Nespresso—a widely popular espresso machine that uses individual capsules or pods—is the latest thing in high-end coffee. Fans call it the future of coffee. The experience, however, may not be all it's cracked up to be.
SIT AT A NESPRESSO BAR, and an employee in a sleek black uniform will eventually ask, “First time here?” This sort of question always feels loaded to me, as if I walked into a swinger’s club and my experience was immediately being gauged.
In this case, the question is part of the show, a cue for the staff’s well-rehearsed spiel. It’s a gentle reminder that there is something different here, something that needs explaining and guidance.
For the uninitiated, Nespresso is a system based on pre-sealed coffee ground capsules. Instead of beans and grinders, Nespresso users place an aluminum "pod" in a specialized machine, which punctures the capsule and forces hot water through it. The result is an espresso noteworthy almost solely because of the automated process that made it.
So far, Nespresso is a massive hit, with $1.7 billion in worldwide sales in 2008. This is especially impressive when you consider the global economic state, and the fact that 90% of its sales come from Europe alone. Nespresso’s continental success has been helped by spokesperson George Clooney, but they won’t have the actor’s presence in the Americas and Asia. Nevertheless, Nestle is banking on these big markets. "Where there is an urban lifestyle, that is where we could do business," Richard Girardot, Nespresso's CEO, said recently.
Companies like Tassimo and Keurig offer similar pod products. The major difference, apart from the celebrity endorsement, is that these competitors focus on a populist approach (Tassimo machines are sold at Wal-Mart, Keurig at Best Buy) while Nespresso forces people to buy their generally more expensive products directly through the company. If people are willing to do that, it's because Nespresso has managed to brand itself as a luxury product, an easy-to-use espresso maker for the privileged few. I first saw this in action at a dinner party, when a Nespresso sampler, resembling a box of chocolate from an expensive European confectioner, turned the night into a “coffee tasting.” Everyone leaned in to the read the menu, which described the various pods with words like “citrus”, “clover” and “nutmeg”, and mentioned “hints”, “harmonies” and “notes”.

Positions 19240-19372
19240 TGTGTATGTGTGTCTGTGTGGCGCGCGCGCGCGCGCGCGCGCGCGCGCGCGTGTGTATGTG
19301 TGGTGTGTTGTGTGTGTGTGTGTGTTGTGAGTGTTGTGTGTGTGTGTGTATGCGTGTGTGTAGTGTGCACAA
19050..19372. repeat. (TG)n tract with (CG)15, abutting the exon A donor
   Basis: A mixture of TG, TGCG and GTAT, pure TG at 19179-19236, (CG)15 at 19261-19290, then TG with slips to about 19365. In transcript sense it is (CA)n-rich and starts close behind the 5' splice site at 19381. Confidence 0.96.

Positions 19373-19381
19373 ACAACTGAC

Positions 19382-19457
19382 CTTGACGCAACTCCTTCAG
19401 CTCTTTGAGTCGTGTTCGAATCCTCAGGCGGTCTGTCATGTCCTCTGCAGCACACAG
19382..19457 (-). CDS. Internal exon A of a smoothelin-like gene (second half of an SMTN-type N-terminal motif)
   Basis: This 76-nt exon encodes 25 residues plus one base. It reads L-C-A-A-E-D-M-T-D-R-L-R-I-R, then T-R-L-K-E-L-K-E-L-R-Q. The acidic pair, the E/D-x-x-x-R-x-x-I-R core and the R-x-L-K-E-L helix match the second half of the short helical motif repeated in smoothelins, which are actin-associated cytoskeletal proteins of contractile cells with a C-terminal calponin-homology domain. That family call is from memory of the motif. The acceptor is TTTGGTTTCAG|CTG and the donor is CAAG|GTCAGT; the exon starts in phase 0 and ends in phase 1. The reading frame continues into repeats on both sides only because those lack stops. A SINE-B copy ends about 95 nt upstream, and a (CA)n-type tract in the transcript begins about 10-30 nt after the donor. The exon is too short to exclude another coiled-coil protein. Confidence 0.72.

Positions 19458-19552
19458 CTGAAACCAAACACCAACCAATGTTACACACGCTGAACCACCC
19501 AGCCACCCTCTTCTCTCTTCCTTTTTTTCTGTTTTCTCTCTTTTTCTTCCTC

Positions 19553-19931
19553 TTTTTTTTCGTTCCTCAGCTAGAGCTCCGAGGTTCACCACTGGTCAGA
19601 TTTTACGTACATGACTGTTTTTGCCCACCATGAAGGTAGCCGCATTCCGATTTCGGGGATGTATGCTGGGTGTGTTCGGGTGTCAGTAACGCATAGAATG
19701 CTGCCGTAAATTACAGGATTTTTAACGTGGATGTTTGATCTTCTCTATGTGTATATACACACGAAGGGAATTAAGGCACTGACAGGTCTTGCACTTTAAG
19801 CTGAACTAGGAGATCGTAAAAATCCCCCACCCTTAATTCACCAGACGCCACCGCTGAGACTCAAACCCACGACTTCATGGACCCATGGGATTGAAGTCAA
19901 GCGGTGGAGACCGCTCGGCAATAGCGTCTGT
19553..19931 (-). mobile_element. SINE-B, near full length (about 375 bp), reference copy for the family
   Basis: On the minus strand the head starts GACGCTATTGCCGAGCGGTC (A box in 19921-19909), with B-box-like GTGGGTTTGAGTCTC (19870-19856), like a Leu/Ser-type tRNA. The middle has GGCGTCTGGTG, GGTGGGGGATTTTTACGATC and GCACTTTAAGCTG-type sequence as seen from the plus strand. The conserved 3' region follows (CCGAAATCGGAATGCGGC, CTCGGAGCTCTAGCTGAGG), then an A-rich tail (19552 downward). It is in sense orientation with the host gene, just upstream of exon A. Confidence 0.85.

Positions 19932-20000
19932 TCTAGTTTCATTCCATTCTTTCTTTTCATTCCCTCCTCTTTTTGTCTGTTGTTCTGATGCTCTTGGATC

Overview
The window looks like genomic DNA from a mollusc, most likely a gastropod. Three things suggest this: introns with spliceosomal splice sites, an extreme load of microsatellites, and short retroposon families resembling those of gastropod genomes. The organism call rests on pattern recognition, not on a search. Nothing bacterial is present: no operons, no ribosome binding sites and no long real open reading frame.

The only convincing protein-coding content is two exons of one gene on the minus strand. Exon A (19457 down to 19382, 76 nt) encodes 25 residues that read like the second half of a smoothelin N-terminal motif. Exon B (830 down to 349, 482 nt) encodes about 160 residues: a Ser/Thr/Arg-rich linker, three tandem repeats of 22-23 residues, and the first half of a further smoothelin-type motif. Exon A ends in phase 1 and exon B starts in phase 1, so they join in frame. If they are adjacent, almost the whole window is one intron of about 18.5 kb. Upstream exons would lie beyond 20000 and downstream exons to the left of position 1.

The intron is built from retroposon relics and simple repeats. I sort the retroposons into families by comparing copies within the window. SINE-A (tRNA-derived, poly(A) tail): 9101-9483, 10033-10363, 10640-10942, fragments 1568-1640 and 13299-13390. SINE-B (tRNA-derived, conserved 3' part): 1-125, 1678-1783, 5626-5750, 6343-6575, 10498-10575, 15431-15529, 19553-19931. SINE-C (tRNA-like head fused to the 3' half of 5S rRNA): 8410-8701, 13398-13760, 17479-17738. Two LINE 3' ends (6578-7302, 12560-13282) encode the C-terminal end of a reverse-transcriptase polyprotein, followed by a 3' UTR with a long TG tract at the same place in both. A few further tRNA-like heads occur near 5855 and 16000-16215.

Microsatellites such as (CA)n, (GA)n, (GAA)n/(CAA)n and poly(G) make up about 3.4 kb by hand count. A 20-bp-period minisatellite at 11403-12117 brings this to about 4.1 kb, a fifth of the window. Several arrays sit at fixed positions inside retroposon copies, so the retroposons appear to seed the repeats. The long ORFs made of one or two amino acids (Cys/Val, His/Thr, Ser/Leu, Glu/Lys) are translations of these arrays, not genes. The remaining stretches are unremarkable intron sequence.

This—taking over dinner parties—is part of Nestle’s plan. About half of Nespresso’s sales come through their loyalty program, a club people can join to purchase capsules online, learn about new products and reinforce the idea that they belong to a select crowd.
Currently this club has 7 million members in over 50 countries, and Nespresso counts on them to spread the word. “Every minute of every day, coffee aficionados around the world enjoy more than 8,000 cups of Nespresso,” Says Greg Eppich, a company spokesman. “And more than 50 percent of all new customers first experience the brand through existing Club Members.”
This word of mouth is helped by the fact that the brand has done well with reviewers, including Jaw Brewer of SingleServeCoffee.com, a site dedicated to “portioned” coffee. “It’s top of the line. The coffees are exceptional, along with killer designs and excellent customer service,” he says.
Not everyone would agree with Brewer, but the bars help strengthen that perception. After all, capsules are nothing new. Restaurants have used premeasured coffee pods for more than a decade. What is relatively new is the idea of a coffee bar built entirely around the concept.
So far, Nestle has opened 163 barista-free outlets across the globe, with 9 in North America in the last three years. Like Apple stores, Nespresso bars are stylized, modern and expensive (espressos can cost $4). In fact, they look more like car dealerships than coffee houses, with tiled floors, empty spaces and stiff leather couches. Symmetrical and color-coded, like a space-themed Kubrick set, everything has a futuristic and efficient air about it, as if the parts simply snapped together. In fact, when I first went to one, a couple beside me looked around and exclaimed, “It’s like we’re in the future.”
Statements like this put Scott Rao, author of the Professional Barista’s Handbook, on guard. “I think it’s a nice, professional place, but it’s really a front for selling machines,” he says.